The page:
Commemorate the birthday of Scotland’s national bard Robert Burns on 25 January and celebrate his oral tradition by sharing poems and Scottish folktales…
Known fondly as ‘Rabbie’, Burns was a poet who lived in the late 1700s. He is famous for his poems and songs in the Scots language, and in English with a Scots dialect. Have you ever sung Auld Lang Syne on New Year’s Eve? Burns put pen to paper to record this widespread Scottish folk song, formalising the lyrics and melody into the song we still sing today.
Millions of people still celebrate Robert Burns’ birthday on Burns Night - 25 January. Traditionally these celebrations involve eating haggis (a traditional savoury pudding, a bit like a big round sausage), neeps and tatties (turnips and potatoes), lots of singing, dancing, bagpipe music, and sharing poems and stories late into the night.
Hold your own Burns Night celebration at home!
- Watch the Scottish Folk Tales episode of the Young Readers Story Club
- Write your own poem. You could write in Scots dialect, or try writing in your own dialect
- Play some bagpipe music and have a dance party in your living room! Below you can find a YouTube playlist of bagpipe versions of songs you might know.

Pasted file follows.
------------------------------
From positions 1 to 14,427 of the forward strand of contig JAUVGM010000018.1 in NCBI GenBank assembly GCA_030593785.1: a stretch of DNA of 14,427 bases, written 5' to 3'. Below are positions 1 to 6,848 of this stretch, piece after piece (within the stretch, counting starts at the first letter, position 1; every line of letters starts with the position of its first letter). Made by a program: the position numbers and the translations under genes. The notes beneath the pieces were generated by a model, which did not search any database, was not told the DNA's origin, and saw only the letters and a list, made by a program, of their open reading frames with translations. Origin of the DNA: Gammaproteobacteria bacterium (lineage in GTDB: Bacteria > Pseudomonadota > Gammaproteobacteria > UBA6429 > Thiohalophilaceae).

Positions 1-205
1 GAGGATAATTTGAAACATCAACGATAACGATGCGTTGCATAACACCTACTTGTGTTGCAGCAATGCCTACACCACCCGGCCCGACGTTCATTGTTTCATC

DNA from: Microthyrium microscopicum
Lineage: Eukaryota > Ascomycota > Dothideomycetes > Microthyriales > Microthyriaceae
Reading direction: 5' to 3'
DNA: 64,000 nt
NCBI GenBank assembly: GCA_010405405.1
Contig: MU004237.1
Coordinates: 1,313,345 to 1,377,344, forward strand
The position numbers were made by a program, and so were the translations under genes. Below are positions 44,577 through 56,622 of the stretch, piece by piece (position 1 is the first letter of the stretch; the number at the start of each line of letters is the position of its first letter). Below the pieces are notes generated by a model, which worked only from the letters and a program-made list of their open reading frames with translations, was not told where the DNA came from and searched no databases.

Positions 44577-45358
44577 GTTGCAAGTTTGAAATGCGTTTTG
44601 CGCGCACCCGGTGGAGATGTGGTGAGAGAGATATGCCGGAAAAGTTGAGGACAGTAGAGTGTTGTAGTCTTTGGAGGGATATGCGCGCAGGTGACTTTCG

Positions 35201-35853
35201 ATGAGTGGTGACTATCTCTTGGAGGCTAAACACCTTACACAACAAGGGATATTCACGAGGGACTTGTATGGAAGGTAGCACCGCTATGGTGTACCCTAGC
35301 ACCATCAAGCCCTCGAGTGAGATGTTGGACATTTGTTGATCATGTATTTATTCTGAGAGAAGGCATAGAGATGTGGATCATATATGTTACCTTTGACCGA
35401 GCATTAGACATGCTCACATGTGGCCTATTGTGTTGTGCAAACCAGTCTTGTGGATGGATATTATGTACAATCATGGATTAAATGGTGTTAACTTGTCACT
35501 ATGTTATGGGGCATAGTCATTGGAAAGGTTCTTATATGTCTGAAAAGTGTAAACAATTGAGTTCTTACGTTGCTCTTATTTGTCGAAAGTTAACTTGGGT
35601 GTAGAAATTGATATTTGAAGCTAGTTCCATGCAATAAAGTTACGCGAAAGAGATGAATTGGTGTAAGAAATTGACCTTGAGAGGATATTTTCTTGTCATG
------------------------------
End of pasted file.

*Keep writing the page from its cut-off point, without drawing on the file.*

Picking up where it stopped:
- Share stories and poems with your family. Take it in turns to read lines from our favourite Robert Burns poems below, or you could share a poem or story that you have written yourself!
We’ve collected links to YouTube videos of some amazing pipers covering well known songs:
- Shake it Off, Taylor Swift
- Bad Guy, Billie Eilish
- Wake Me Up, Avicii
- We Will Rock You, Queen and Eye of the Tiger, Survivor
Burns is famous for writing in Scots dialect - that means the poems are written on the page exactly as they sound when spoken in a Scottish accent, and contain some words that were just used in Scotland 250 years ago!
Download the audio files below and have a go at rewriting the extracts from Robert Burns’ poems into your own dialect.
If you don’t know some of the Scots dialect words, don’t worry - have a guess! We’ve given some clues in brackets to help.
Robert Burns, 1785
Ha! whare ye gaun (going), ye crowlan ferlie!
Your impudence protects you sairly (barely):
I canna say but ye strunt rarely,
Owre (over) gawze and lace;
Tho’ faith, I fear ye dine but sparely,
On sic (such) a place.
Ye ugly, creepan, blastet wonner (wonder),
Detested, shunn’d, by saunt (saint) an’ sinner,
How daur (dare) ye set your fit upon her,
Sae fine a Lady!
Gae somewhere else and seek your dinner,
On some poor body.
What does the word sound like when you say it out loud? Does it remind you of any words you know? What word would you use to describe what Robert Burns is describing?
Robert Burns, 1786
Fair fa’ (good luck to) your honest, sonsie (plump) face,
Great Chieftan o’ the Puddin-race!
Aboon them a’ ye tak your place,
Painch (stomach), tripe or thairm: (intestines)
Weel are ye wordy (worthy) o’ a grace
As lang’s my arm.
The groaning trencher (bowl or plate) there ye fill,
Your hurdies like a distant hill,
Your pin wad help to mend a mill
In time o’ need,
While thro’ your pores the dews distil
Like amber bead.